Program - 2015 Spring Member Forum. Geopolitics & Trade: Shifting Markets – Impacts on Western Canada’s Economy & Transportation Network

This WESTAC Briefing has been prepared as a service to WESTAC members. It is intended to provide a summary of the main elements of the new regulatory framework for container trucking in the Vancouver area (“Lower Mainland”).

Mr. Tirole, 2014 Winner of Nobel Prize for Economics, has said, “regulation is a complex subject because it must be light enough to prevent entrepreneurship from being squelched,” while “at the same time you need to have a strong state which is going to enforce those regulations.” The discussion among Members was very much in the same vein: that regulation is sometimes difficult but, on occasion, essential. The key is to grasp the difficulties and proceed, cautiously aware of the complexities and subtleties.

Transportation industry leaders gathered in Winnipeg to discuss freight forecasts that impact Western Canada’s transportation network: potash, coal, agricultural products, energy products and containerized goods. Shippers and transportation providers then responded and outlined the challenges and opportunities of each commodity.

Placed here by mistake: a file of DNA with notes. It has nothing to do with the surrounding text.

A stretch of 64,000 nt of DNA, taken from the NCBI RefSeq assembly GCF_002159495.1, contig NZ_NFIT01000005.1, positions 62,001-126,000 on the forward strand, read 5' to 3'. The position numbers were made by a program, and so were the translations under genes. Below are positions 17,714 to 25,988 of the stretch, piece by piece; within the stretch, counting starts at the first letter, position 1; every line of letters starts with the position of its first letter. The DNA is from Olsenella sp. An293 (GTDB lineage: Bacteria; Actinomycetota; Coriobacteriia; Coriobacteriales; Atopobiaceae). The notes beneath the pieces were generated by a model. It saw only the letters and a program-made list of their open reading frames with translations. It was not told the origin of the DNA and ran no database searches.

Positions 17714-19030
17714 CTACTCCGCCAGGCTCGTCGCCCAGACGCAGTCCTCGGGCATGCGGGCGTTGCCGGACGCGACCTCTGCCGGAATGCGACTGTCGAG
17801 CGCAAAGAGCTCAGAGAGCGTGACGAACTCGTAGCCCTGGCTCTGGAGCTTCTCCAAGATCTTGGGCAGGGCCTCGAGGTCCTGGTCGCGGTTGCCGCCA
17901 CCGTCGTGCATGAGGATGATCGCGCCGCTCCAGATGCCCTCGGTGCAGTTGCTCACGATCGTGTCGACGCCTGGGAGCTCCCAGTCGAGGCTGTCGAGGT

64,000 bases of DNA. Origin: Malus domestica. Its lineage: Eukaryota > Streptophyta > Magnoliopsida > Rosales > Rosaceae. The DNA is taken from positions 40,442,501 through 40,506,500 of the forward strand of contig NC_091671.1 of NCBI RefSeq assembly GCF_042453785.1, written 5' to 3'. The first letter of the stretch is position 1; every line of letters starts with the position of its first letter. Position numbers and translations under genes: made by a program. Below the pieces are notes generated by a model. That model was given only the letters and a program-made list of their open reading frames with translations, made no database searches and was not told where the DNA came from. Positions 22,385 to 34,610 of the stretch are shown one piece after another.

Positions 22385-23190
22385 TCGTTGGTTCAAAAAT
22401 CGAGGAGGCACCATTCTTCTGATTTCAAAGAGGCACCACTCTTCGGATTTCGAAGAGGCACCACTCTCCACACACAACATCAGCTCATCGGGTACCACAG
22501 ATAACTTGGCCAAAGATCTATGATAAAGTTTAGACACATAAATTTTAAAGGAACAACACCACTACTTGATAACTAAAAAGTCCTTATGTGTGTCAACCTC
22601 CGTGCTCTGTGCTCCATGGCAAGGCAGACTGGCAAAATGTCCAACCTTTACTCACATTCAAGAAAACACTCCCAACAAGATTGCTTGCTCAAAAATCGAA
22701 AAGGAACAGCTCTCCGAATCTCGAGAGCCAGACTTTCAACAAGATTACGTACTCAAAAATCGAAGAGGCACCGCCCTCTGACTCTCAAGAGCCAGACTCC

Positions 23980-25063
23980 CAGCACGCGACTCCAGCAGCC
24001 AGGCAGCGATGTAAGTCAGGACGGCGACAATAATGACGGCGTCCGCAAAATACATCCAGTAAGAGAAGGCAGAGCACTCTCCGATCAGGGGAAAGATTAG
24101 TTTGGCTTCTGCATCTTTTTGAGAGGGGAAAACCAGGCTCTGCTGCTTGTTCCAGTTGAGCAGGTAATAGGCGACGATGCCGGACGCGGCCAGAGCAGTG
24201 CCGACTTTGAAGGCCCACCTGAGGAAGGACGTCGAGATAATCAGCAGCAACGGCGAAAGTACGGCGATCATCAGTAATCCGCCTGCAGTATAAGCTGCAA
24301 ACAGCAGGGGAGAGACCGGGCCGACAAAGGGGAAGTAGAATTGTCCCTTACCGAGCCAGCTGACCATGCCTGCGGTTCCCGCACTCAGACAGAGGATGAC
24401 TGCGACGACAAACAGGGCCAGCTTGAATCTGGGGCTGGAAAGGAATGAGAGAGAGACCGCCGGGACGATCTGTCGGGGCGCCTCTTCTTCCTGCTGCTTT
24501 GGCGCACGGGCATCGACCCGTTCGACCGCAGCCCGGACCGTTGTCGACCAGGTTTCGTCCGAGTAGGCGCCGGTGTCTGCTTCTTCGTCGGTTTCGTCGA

Supporting Continued Success: Disaster Management; And Regional Transportation Priorities

WESTAC Members identified public opposition as an issue of importance to the future of the transportation industry. It seems no matter where one turns, there is public opposition and angst regarding projects of all types and transportation is no different.

Forty individuals from across western Canada and representing all six sectors (Air, Construction, Logistics, Marine, Rail and Trucking) in the Asia Pacific Gateway were surveyed or interviewed to gather their impressions about the current priorities in technology and innovation investments. 

At WESTAC’s Semi-Annual Meeting, November 20 and 21 in Vancouver, Members heard from two provocative speakers presenting game-changing scenarios. Each scenario challenged the world as we know it on globalization, transportation networks and infrastructure development.

Trade policy should recognize that we live in a world of globally integrated production and there are very few products that are wholly Canadian anymore (or wholly from any one nation).

Beyond the Border is a declaration signed by the leaders of Canada and the U.S. in February 2011. It called for an Action Plan to work jointly on a perimeter approach to security and economic competitiveness to improve the legitimate flow of people, goods and services.